IT was a gamble, the biggest of their lives. Their future was at stake.

Chris and Jenny Gordon were ambitious. Though they could have comfortably remained as private trainers to point to point enthusiast Mike Tindall, they yearned to have a yard of their own and in 2007 they cast complacency to one side and took the bold decision to strike out.

“We were a one trick pony and wanted to break out on our own,” the affable Chris explained of the momentous move.

They scoured about a dozen potential yards before finding Morestead Stables just outside Winchester which were being vacated by Brendan Powell, and with the aid of a generous loan from Tindall who also acted as guarantor, they bought the premises with just five horses in their care, and unaware the recession was about to bite. “It was very tough but in one sense if you have nothing to lose, it makes life easier. There wasn’t an option.”

Fortunately there was a welcome publicity boost when their second runner Quarrymount won a handicap hurdle at Fontwell which - like Plumpton - they have continually plundered, and then came King Edmund who grabbed the headlines when scoring at 80-1 on his debut in a Ludlow bumper. It was the first of nine triumphs.

Through sheer graft and charging the bare minimum training fees, the two people team survived and gradually the number of horses and owner has risen. It has not brought them wealth, but more importantly it has delivered them undiluted enjoyment.

“We don’t have the luxury of a secretary and things are always tight but the great thing is that we have this property. It’s a great location and both of us are very happy here. Training fees are the grease that helps turn the wheel. It’s a great way of life and If I won the lottery tomorrow, I would still do the same.”

But what they have already won is the wide spread respect of the their fellow professionals and the confidence of punters who always know they will get a good run for their money.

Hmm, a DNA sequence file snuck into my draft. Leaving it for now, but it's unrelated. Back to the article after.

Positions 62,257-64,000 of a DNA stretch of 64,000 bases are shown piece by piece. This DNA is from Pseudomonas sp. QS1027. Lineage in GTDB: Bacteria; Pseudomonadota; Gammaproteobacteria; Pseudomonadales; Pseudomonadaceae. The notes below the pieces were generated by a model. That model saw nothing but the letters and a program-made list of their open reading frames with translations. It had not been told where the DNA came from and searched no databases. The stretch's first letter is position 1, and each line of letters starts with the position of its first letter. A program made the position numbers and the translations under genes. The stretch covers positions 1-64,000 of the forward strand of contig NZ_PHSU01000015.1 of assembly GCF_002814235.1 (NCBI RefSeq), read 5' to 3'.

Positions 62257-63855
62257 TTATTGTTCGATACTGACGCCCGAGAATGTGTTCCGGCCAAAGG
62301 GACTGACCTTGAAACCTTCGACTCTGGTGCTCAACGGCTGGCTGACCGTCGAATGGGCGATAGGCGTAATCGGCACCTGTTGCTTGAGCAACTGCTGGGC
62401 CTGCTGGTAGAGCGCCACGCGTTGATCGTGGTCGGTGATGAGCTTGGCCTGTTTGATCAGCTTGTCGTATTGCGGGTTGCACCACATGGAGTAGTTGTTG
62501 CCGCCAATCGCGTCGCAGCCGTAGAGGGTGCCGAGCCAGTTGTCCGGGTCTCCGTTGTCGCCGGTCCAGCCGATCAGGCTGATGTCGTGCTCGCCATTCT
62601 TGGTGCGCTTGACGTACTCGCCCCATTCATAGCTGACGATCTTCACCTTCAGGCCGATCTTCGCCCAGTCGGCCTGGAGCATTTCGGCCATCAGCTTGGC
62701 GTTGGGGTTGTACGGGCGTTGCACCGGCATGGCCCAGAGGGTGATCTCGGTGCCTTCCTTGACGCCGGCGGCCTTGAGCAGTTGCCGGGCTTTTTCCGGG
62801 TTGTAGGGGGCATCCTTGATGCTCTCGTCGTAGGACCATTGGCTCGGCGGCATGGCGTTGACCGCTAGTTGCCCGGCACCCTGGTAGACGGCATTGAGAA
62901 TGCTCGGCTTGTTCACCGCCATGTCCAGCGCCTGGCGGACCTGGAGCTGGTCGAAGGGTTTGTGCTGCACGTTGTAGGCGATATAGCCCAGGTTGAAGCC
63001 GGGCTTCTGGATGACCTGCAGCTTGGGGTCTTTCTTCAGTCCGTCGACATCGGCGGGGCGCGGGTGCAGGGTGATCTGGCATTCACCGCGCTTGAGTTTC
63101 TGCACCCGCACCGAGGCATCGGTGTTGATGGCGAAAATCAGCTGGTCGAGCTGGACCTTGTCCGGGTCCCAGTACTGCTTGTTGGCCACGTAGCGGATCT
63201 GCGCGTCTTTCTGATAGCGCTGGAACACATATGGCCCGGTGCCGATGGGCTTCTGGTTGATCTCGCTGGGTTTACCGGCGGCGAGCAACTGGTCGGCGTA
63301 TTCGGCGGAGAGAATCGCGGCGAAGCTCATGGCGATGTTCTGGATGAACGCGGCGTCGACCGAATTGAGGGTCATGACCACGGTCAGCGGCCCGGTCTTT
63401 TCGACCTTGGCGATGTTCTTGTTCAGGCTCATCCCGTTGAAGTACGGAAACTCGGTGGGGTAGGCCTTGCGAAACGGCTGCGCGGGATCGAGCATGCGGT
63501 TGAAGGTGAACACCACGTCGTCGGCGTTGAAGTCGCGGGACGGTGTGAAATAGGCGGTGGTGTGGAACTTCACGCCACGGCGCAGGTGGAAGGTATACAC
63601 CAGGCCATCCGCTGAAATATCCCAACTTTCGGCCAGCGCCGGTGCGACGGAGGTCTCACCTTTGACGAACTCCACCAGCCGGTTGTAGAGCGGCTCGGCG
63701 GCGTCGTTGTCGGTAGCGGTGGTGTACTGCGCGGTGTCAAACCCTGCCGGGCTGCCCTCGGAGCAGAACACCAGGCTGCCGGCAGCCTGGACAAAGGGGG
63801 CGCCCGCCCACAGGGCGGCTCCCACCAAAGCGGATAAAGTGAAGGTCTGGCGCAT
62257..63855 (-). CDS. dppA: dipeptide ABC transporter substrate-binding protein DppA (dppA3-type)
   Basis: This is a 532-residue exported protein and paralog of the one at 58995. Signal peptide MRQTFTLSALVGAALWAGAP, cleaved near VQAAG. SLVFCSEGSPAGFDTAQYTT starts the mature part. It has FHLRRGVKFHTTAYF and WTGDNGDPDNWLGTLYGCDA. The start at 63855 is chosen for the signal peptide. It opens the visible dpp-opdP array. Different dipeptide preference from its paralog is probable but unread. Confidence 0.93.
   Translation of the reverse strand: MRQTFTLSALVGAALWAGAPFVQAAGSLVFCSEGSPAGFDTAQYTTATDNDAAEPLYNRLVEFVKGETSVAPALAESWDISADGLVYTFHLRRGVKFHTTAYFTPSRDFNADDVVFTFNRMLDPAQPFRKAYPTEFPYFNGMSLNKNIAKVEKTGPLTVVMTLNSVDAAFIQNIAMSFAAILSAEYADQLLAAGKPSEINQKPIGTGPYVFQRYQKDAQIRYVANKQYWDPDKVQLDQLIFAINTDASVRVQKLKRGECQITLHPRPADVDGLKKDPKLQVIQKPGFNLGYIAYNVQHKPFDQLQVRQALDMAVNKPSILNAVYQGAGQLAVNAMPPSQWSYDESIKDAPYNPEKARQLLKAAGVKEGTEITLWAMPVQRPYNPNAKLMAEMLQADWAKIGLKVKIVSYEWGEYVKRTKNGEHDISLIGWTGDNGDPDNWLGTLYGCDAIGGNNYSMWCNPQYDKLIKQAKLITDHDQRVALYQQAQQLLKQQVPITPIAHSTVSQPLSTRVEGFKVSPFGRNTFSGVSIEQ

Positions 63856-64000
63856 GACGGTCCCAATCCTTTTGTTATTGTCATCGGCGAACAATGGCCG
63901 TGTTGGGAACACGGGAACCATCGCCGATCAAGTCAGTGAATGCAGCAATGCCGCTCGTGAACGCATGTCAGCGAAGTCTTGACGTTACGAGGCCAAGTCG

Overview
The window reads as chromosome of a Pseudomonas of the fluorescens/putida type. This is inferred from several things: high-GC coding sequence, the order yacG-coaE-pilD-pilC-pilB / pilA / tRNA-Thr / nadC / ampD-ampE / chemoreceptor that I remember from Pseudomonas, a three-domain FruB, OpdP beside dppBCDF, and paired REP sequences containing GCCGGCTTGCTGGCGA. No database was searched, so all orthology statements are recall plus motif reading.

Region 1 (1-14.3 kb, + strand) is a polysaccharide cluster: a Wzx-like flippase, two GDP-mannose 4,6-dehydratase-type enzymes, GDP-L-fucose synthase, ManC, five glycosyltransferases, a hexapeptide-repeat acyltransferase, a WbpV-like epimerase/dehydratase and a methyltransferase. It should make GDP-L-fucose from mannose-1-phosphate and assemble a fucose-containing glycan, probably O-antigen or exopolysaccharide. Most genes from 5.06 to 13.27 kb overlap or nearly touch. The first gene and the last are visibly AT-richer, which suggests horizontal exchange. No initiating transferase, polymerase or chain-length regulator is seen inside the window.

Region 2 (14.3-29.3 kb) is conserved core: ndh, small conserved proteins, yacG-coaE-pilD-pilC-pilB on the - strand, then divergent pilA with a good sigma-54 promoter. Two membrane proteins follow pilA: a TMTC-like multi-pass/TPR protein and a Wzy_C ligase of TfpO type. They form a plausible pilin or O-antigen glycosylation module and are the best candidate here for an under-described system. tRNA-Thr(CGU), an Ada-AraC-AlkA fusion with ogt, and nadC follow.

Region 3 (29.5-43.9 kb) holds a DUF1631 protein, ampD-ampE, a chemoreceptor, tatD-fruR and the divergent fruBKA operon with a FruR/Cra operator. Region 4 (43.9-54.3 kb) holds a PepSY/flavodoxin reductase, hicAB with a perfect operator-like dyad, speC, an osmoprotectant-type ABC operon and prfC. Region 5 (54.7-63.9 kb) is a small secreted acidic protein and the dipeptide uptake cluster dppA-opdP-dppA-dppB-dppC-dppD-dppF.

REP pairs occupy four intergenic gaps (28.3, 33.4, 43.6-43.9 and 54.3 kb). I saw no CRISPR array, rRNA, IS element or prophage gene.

Chris acknowledges his debt of gratitude to their loyal band of owners who do not have a bottomless pit of money. “They can’t spend a lot of money and they are in it for fun. It’s a pleasure to train for people I can meet socially. That’s very important but at the same time I am trying to upgrade horses and spend more money.”

Four years ago the yard’s average intake price was £8,000, now it’s about £20,000 - real bargain basement purchases. Their most expensive acquisition has been Baddesley Knight who cost £65,000. The seven-year-old winner of a bumper, a hurdle race and a chase, was sent to Doncaster the other day and finished second to a horse bought for £310,000!

Though the yard suffered an uncustomary slip in winners last season, it has already harvested at the time of writing 26 for this term, five short of its best and one of which was a high profile winner at Kempton’s televised Christmas meeting.

Not that he is one for numbers. “I am not a target man. It makes you rush and do silly things. You cannot force the issue with horses. I do the right thing with them and not the owners.”

So consider this as testimony to their skill and patience.

Itsonlyrockandroll had been sidelined since April, having survived an attack of colic, sustained a fractured skull after banging his head and undergone wind surgery. Yet on his return to the track this month he won a competitive handicap hurdle off top weight in stamina draining conditions.

And for the notebook, February 22 could be a momentous day with three of the yard’s best horses earmarked for Kempton. The Anthony Ward-Thomas owned Highway 101 and Highway 102 are destined for the lucrative Racing Post Chase and a graded hurdle respectively and Commanche Red goes for a novice chase.